In English, many things are named after a particular country – but have you ever wondered what those things are called in those countries?
1(provoke) hostigar(provoke) provocar(mock) burlarse de(mock) mofarse de(mock) zaherirto taunt sb with/for sth — burlarse / mofarse de algn por algo
- she taunted him with his clumsiness — se burlaba / se mofaba de él por su torpeza
- they taunted her for not being able to do it — se burlaban / se mofaban de ella porque no lo podía hacer
- He had insulted her, taunted her, hurt her, broken her down, threatened her…
- Moments later the twins came by and true to their word, began to taunt Nicholas.
- When he finally made it to the stage to alternately flip his hair and continue sneering, he began taunting the crowd and encouraging them to pump their fists - then the sound promptly gave out.
- The three surrounded her; began shoving and taunting her.
- The British used it to taunt the Americans, the Americans then used the same version back ironically to taunt the British.
- But he was unable to speak or write Marathi and fellow students taunted him.
- His odd appearance and manner attracted the attention of local children, who would continually taunt him, provoking him to lose his temper and damage property.
- The last thing we want is to put ourselves in the position where he is taunted or provoked and reacts again.
- For instance, while waiting once on the on-deck circle in Boston, a fan began taunting him.
- This might also be when parents or other adults constantly use sarcasm, threaten, criticise, yell at or taunt a child.
- The seven man, five woman jury rejected a call to convict him of manslaughter on the grounds of his claims that he was provoked by his wife taunting him about affairs.
- She began to tease and taunt him by playing with his locks.
- When my mum wasn't in the room he would always say snide remarks, taunting me.
- From afar they began to taunt the crowd in the square, chanting, ‘We own this country now,’ and ordering the people in the opposition crowd to return to their homes.
- She'd sat by her car, waiting while snickering students passed by, taunting her for what she couldn't understand and could care less about.
- She began to taunt me, of all people, for actually trying not to get her killed, which didn't rank her high on my good side at that moment.
- They began taunting the friends and threatening them, before launching a physical attack.
- Imagine if your colleagues all began to taunt you, all of the time, every day.
- A thousand ways to insult and taunt him came to my mind, but I kept quiet.
- It was under the pressure of people in the audience hurling drunken comments, taunting him, wanting him to fail, expecting him to fall apart.
1(insult) insulto masculino(jibe) pulla femenino
- And Stine just kept right on provoking him with taunts and derision.
- She has lived with stones thrown through the front window of her Athy home, taunts and jeers, media hostility and the utter loneliness of no contact with her family and much loved daughters.
- I phrased it as a sarcastic taunt, but I genuinely wanted to know the answer.
- I was humiliated, and dealing with the endless taunts from my classmates led me to overeat.
- Sandra stayed at home, away from the taunts and jibes of her white schoolfellows, and illicitly befriended the children of the family's black nanny.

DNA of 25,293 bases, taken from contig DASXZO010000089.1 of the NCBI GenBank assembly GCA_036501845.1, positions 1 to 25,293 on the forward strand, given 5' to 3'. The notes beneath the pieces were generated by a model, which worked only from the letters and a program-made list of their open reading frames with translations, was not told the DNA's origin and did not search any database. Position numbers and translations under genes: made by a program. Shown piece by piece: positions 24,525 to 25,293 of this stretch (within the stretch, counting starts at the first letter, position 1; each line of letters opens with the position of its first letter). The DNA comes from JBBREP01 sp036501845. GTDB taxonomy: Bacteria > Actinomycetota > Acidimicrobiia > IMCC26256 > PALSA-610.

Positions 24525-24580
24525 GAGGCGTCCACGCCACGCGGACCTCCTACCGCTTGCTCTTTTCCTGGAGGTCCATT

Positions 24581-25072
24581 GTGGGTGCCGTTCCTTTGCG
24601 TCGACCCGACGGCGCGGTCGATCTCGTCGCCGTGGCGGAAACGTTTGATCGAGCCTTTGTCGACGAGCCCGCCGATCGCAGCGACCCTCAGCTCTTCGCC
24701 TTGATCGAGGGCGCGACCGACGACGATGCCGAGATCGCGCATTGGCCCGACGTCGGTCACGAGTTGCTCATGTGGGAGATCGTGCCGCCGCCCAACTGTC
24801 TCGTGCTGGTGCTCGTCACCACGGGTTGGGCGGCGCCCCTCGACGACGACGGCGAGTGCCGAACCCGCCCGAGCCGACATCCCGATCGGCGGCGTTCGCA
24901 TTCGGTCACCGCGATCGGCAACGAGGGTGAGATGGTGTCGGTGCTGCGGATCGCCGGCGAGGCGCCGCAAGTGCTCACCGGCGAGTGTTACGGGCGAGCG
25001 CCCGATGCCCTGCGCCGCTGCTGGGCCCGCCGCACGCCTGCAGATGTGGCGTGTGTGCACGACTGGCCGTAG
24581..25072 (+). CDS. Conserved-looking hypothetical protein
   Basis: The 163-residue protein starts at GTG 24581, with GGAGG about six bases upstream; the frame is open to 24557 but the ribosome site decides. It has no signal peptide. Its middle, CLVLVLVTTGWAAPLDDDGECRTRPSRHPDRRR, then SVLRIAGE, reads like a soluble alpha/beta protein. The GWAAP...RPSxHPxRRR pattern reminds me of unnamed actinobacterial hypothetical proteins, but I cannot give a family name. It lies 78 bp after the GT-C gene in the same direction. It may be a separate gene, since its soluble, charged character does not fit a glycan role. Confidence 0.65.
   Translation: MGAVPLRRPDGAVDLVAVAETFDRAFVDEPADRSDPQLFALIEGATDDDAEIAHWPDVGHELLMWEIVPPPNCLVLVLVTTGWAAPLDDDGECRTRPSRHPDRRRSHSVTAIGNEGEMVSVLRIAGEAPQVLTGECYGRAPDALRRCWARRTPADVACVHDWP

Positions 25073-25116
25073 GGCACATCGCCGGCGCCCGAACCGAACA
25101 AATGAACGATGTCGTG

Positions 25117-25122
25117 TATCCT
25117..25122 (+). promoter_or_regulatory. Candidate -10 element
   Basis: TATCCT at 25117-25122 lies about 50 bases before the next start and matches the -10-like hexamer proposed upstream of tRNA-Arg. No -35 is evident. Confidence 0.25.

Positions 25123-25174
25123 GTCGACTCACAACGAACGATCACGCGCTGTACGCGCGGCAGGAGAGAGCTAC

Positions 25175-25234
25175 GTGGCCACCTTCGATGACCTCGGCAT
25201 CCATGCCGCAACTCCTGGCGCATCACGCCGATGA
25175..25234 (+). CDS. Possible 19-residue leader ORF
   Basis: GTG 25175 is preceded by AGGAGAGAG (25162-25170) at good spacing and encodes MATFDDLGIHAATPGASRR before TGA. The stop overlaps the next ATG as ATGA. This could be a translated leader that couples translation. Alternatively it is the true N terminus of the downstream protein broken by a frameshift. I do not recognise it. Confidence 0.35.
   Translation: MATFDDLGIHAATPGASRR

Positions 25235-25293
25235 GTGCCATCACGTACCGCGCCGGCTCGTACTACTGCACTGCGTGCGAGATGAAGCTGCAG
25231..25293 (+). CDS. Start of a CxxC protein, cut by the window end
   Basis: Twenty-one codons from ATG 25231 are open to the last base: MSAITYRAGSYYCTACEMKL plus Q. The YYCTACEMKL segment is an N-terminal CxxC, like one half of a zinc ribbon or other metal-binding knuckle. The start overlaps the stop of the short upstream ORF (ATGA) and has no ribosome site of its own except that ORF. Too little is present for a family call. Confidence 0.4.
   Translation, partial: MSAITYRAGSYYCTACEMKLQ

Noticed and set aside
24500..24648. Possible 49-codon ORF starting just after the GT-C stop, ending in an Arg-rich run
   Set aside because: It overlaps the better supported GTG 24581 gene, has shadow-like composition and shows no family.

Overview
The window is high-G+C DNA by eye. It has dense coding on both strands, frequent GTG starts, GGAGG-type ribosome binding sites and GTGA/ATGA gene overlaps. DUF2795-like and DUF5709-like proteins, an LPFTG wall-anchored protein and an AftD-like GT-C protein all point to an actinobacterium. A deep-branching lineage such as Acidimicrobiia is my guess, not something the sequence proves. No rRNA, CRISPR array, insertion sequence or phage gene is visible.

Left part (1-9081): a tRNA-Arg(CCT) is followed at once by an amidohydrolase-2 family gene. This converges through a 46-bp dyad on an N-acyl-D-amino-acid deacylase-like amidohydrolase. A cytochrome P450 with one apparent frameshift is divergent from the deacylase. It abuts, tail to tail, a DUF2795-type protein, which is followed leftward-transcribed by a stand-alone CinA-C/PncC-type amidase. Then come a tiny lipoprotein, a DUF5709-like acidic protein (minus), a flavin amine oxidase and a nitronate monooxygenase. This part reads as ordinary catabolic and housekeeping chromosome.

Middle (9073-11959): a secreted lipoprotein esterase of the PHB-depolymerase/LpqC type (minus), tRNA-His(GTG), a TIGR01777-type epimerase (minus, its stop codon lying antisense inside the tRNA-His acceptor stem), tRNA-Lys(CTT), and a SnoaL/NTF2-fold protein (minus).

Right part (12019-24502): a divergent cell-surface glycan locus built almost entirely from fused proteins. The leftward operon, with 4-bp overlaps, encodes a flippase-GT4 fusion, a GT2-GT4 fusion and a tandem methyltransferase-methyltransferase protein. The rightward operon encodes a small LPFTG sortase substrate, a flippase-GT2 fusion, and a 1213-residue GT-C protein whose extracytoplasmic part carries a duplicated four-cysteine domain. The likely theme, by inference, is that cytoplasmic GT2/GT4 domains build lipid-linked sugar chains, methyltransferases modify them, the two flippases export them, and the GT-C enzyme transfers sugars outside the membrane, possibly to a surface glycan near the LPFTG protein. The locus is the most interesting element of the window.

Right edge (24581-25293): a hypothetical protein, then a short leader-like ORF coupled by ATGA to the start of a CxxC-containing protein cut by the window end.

- They returned to the hall in time for the next item on the agenda, amid jeers and taunts from the Treasury benches.
- The character voices and taunts are annoying and lame.
- Each character also has their share of taunts, but the taunts get repetitive quickly and become annoying.
- The eldest son in his family, Mohan had a bad time at school because his speech was the focus of many unkind taunts from his classmates.
- No. To me the idea that words or taunts can enrage somebody to kill and act out of anger, and our judicial system says that's okay, is barbaric.
- There is a provocative bunch of yobs among their exports, while not listed soccer thugs, still ignite tempers by taunts and tease and then claim innocence when the law steps in.
- The fact that there was perhaps some justification to the taunts of the veterans angered him.
- Her first day was filled with jeering and taunts but she remained patient with them.
- And due to public pressure - which came in the form of letters, phone calls, taunts, jeers and even bomb threats - the city was forced to pull the plug on the project.
- Meanwhile, the Polish-born Sophie is made miserable by the racist taunts of classmates.
- Throughout his high school years in the nearby town of Bay Minette, he weathered the taunts and teases of classmates for being gay.
- However, my racial background did not bring taunts from my classmates.
- I'm finding it difficult to get myself motivated for the game, but if only to avoid the taunts and jeers of the Magyar Armchair Brigade, I'm hoping for at least a draw.
- How many taunts, threats or downright abusive remarks have been reluctantly swallowed with a fatalistic shrug?
- Fans still trade abusive taunts and many thankfully can still take a bit of name-calling without crying to the authorities.
English has borrowed many of the following foreign expressions of parting, so you’ve probably encountered some of these ways to say goodbye in other languages.
Many words formed by the addition of the suffix –ster are now obsolete - which ones are due a resurgence?
As their breed names often attest, dogs are a truly international bunch. Let’s take a look at 12 different dog breed names and their backstories.